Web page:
Tweedy is right that it’s hard to remain optimistic in world of Trump and Kavanaugh.
Newmark Theatre, Portland, OR
Touring musicians typically follow one of three business plans. There is the rare bird (á la Tom Waits) who only graces us with a live appearance once in a great while. Then there is the band that only comes to town on the album cycle. Lastly, consider the working musician, one you can count on to visit your city at least once a year. Jeff Tweedy falls squarely in the final category, constantly on tour whether it be solo or with Wilco.
Tweedy’s songs are a welcome balm to your daily troubles. Though his music is introspective and sad, there is a certain uplift in knowing that you can look forward to hearing “Passenger Side” and “Jesus, Etc.” each and every year, songs so ingrained in the collective conscious of alternative rock fans that they have become mantra.
Tweedy played a 90-minute, 20-song set at Portland’s Newmark Theatre, accompanied only by an acoustic guitar. As usual, he exuded warmth and self-deprecation during the banter with the audience which he clearly enjoys. And though Tweedy usually turns in an annual performance here in Portland, he does have a big November in store with both an impending solo record (WARM) and autobiography (Let’s Go (So We Can Get Back)) about to drop.
Dressed in a heavy khaki jacket, baggy black jeans and a white Stetson hat, Tweedy split the set between new songs, Yankee Hotel Foxtrot tracks, other Wilco favorites and a few rarities. Though Tweedy claimed some of the set was drawn from a fan request list, this group of songs was very similar to the other times I’ve seen Tweedy solo. He did announce, however, that the downside of the request option is that people ask for every single song in his catalog, including “I Thought I Held You” which he decried as “dogshit.”
After opening with a pair of new tracks, “Bombs Above” and “Some Birds,” Tweedy reached back to “I Am Trying to Break Your Heart,” the first of four Foxtrot songs of the evening. The crowd responded enthusiastically to these and other favorites such as “New Madrid” and “Hummingbird,” but the true moments of beauty came with side project songs such as “Remember the Mountain Bed” and “Laminated Cat.” In between songs, Tweedy was an engaging raconteur, referencing his performance at Pickathon last year, retelling the tale of Noah’s Ark in a profane manner and sharing some touching advice that his father imparted just before his death last year (only a small fraction of what he worried about actually came true). And though Tweedy is right that it’s hard to remain optimistic in world of Trump and Kavanaugh, a feeling of collective geniality settled over the audience.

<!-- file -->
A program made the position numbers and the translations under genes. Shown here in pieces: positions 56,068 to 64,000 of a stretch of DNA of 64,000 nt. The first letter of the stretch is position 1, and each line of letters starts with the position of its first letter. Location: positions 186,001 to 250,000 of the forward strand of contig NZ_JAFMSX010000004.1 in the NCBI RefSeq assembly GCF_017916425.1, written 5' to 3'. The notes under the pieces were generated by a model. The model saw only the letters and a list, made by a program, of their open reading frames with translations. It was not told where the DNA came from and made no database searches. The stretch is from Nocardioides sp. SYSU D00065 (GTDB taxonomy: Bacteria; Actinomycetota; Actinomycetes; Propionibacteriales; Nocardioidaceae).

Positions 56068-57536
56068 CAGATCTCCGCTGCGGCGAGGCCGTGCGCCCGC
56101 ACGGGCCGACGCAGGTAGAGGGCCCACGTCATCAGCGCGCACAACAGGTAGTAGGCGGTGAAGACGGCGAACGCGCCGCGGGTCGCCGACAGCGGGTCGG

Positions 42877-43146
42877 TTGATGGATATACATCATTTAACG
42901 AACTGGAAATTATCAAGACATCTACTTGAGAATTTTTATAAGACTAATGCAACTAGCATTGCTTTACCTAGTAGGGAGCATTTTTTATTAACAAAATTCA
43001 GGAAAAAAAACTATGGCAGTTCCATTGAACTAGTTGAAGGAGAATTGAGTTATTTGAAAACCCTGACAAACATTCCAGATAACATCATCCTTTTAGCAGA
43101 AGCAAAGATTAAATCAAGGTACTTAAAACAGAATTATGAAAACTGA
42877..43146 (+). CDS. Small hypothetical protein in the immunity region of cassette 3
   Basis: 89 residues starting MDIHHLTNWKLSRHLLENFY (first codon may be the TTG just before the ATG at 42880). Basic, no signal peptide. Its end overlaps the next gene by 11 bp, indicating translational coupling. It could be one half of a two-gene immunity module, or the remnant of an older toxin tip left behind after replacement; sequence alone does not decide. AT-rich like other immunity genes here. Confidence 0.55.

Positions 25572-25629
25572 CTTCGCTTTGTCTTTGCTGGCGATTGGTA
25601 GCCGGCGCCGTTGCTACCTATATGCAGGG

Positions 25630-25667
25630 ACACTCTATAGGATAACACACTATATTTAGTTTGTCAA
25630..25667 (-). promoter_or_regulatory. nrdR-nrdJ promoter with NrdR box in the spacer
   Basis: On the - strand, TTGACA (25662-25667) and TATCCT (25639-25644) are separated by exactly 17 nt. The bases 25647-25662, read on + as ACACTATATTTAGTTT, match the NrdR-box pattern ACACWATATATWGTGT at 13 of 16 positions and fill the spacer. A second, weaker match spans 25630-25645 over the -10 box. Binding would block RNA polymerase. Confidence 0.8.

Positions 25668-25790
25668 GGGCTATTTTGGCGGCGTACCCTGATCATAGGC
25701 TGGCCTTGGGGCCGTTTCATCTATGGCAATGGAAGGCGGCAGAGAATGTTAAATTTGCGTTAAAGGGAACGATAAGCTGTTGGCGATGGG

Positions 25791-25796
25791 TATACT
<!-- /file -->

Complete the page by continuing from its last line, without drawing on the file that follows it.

As Tweedy has glided past 50 years on this planet, he really has nothing left to prove. He may never write songs again as important as those on the early Wilco records, but his golden voice is a panacea for a generation of aging music fans. After a mild performance of “Misunderstood,” a song that the younger Tweedy often shredded in concert, he opted to play the gentle Uncle Tupelo favorite “Acuff-Rose.” It was a warm and welcoming way to close a set by an artist who built a career railing against emotional trauma. It will do just fine until we see Jeff Tweedy next year.